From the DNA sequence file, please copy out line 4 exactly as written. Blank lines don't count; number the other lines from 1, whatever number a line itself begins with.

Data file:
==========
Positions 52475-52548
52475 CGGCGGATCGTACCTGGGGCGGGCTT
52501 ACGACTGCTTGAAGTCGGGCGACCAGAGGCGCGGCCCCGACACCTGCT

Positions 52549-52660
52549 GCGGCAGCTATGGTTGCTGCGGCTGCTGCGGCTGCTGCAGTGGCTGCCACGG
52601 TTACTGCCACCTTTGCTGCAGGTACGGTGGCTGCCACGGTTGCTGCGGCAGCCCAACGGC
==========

Positions 52549-52660